Ballyhale Shamrocks captain Michael Fennelly has added his voice to the criticism of the condensed club calendar, bemoaning that Christmas was “cancelled” as the prepared for Sunday’s All-Ireland semi-final win over Slaughtneil.
“I don’t think it’s a runner to be honest, Christmas is a time to switch off for a week or two, but you don’t even get to do that anymore now,” said the 35-year-old lecturer.
“If it was a bit later in January or the middle of January at least, you would probably have two weeks to prepare for it, but it’s too early now.
“Initially I would have thought: ‘Yeah, it’s not too bad,’ but from doing it now, the practicality of it is not there. Your Christmas is cancelled basically, because you are mentally switched on.”
He continued: “Christmas Day, you barely have a glass of wine with your dinner because you’ve got training the next day. Henry (Shefflin, manager) kept us fresh, he kept us with our families as much as possible but mentally you are switched on and you can’t chill out and relax and meet up with friends or family.
“You are trying to get to bed early, you are minding yourself trying to get to the gym and mentally it’s tough.”
This group of players have essentially been on a constant run of training and games since the start of the 2018 season that ended with them winning the All-Ireland, beating St Thomas’ of Galway on St Patrick’s Day last year.
Fennelly states that at this stage, they look to the example of Corofin in football for guidance.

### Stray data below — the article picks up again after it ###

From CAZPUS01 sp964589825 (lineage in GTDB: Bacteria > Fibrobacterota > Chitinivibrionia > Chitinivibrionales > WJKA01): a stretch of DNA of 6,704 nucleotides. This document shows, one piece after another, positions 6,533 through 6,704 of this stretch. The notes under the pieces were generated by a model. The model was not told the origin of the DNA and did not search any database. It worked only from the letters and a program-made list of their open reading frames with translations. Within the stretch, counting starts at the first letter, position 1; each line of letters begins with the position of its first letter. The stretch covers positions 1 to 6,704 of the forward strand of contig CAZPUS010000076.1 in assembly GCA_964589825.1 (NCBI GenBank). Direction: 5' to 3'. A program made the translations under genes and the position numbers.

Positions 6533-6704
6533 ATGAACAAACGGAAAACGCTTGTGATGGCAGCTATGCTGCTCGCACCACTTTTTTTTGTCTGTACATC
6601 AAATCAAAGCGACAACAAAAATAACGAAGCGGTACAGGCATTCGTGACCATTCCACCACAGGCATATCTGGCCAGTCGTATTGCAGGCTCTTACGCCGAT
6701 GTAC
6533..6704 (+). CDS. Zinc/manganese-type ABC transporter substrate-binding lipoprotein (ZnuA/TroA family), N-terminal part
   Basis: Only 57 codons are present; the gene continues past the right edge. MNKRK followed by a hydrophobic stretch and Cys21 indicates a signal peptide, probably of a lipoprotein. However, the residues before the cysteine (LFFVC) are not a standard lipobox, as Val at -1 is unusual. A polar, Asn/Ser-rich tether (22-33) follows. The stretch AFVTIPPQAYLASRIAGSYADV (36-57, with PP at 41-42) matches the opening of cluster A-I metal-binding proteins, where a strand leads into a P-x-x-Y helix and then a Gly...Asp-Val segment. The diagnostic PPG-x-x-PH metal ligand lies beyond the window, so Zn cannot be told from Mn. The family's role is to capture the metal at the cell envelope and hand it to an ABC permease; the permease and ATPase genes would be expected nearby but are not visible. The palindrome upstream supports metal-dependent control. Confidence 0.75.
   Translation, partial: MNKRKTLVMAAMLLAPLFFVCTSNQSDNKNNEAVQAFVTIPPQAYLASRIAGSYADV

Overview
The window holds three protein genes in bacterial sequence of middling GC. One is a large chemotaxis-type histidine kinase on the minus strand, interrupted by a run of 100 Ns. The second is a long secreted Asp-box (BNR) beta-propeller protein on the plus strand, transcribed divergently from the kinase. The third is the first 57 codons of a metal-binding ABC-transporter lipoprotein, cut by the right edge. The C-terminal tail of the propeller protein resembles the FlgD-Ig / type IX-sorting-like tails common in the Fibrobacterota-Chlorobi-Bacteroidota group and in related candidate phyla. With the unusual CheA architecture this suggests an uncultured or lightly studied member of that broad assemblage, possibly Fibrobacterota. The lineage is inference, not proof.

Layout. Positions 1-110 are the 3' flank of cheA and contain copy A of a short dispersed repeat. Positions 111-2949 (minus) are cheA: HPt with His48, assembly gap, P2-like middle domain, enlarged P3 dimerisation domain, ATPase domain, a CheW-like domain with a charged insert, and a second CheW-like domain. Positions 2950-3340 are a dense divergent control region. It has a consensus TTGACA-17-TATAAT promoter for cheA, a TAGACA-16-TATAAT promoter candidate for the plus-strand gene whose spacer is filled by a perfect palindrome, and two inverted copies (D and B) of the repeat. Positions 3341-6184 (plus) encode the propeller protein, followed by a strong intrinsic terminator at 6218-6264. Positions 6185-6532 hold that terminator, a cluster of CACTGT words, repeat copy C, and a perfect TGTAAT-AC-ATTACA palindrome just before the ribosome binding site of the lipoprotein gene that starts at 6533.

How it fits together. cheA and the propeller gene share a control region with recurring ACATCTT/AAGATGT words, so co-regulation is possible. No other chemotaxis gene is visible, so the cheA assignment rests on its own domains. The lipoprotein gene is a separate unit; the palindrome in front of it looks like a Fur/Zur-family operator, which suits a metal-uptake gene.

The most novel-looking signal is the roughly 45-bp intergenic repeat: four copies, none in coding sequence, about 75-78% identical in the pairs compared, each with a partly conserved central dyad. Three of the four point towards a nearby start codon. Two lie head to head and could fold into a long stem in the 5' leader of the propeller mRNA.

“They (Corofin) are three years on the trot so those lads give us inspiration at times as well seeing how they are doing it, so there’s always a benchmark there to aim for and they are doing it in the football,” said Fennelly.
He admits the lay-off from the Leinster final did catch him by surprise and there is room for improvement ahead of their All-Ireland final against Borris-Ileigh on January 19th.
“If I switch off for two weeks — which I did because I was away for a few days over Christmas up in Longford and it’s difficult to get back into it because the body…I’m 35 in a few weeks,” he said. “It’s difficult, but we are glad to get through that and I have definitely room to improve myself.”
On Saturday he was in the manager’s bib with Offaly as they crushed Meath 8-18 to 3-18 in the Kehoe Cup semi-final.
They now will play Antrim this weekend in the final, with Fennelly admitting he found the transition between manager to player difficult.
“I find it hard to switch off,” he said.
We had a game Saturday, and even until 8 or 9pm that evening I was doing stuff with Offaly, so I need to switch off earlier because my head would be going 24/7.
"Even though we are going well, I’m still just thinking of different things, different teams, and different ways of lining out so I probably need to switch off a bit more and try and balance both.”
Although they went into the semi-final as 1-33 favourites, Slaughtneil played their part in serving up a classic. Within the Ballyhale camp, there was nobody taking the Ulster opposition for granted. “It went right down to the wire and we expected nothing less,” said Fennelly.
“Slaughtneil are a serious team, a serious community, and a serious club. We are delighted to get through and hopefully we can build on it now in the next two weeks.”